The ultimate survivor movie, The Martian manages to be an entertaining spectacle without too much gloomy introspection one would expect if stranded alone on Mars.
Films about space – and sci-fi in general – can tend to reply too much on suspension of belief and an in-depth knowledge of scientific terms. However the most recent sci-fi films that I’ve watched, The Martian and Ex Machina, set their action in a world that is more advanced scientifically than our own, but not so much that it becomes an unrecognisable, futuristic space. It’s that ‘almost reality’ that lends itself to the plot of the story: time is not wasted by establishing the rules of the world, or even how travelling to Mars is now common place.
Matt Damon as Mark Watney, astronaut and botanist extraordinaire, manages to keep the balance of drama with the more light-hearted moments, which stops the film from getting too melodramatic. The addition of his soliloquies to the cameras around the HAB also help with the narrative, as he explains his actions to the audience in a way that doesn’t seem forced.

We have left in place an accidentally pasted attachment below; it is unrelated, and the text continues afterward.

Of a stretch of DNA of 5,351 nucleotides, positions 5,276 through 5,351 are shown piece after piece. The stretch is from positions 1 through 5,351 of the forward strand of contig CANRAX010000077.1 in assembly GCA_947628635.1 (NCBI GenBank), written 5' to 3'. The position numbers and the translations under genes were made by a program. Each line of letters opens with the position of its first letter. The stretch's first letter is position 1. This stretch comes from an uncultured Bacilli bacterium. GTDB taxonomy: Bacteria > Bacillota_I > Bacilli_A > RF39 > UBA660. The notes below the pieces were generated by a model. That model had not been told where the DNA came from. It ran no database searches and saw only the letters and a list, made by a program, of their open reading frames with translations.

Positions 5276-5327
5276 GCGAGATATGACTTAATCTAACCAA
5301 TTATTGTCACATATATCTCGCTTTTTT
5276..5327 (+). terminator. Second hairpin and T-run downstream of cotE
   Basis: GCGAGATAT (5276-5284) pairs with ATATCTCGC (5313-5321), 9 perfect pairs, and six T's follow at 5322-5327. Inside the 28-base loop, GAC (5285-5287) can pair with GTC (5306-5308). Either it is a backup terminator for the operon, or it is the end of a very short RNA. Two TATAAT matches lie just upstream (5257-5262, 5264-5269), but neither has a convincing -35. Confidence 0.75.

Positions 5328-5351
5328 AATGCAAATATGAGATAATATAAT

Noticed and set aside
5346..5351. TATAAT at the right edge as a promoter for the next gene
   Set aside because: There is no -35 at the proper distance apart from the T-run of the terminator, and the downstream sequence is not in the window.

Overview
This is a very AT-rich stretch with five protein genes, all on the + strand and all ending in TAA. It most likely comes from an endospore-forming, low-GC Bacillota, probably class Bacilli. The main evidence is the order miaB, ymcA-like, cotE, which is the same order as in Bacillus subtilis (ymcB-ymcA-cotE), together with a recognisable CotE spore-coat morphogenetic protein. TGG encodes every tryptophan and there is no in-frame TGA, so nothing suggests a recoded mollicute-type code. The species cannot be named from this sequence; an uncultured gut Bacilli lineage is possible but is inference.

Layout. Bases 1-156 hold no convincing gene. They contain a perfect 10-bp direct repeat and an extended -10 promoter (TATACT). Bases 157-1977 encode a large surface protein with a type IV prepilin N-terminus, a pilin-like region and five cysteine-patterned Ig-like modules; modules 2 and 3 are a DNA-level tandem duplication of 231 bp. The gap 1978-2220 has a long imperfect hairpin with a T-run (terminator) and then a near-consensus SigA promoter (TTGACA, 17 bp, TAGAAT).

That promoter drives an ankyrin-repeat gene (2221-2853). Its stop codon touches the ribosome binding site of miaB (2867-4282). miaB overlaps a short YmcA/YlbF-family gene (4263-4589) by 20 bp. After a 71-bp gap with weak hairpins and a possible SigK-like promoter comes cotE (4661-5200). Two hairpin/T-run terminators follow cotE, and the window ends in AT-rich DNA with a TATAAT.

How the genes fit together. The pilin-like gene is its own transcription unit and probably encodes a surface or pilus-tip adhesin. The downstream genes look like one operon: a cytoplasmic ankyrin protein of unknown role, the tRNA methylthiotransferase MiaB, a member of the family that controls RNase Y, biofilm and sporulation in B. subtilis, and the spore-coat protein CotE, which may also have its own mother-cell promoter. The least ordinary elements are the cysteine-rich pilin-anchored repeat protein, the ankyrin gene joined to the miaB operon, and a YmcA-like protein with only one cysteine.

One of the most striking elements of the film is the contrast between the scenes on Earth and Mars. Scenes based on Earth are hectic and seem to have a pervading greyness, lit solely by artificial lighting and the glow from computer screens. Mars meanwhile is a harsh, beautiful orange landscape, with the human action seemingly constantly dwarfed by the surroundings.
It does tend to fall back on several tropes towards the end: the eccentric scientist Rich Purnell, and the authoritarian Teddy Sanders, but the ensemble cast – all trying to come at the same problem in different ways, and clashing – manage to keep the film rooted firmly in humanity.
Overall, 4/5 stars.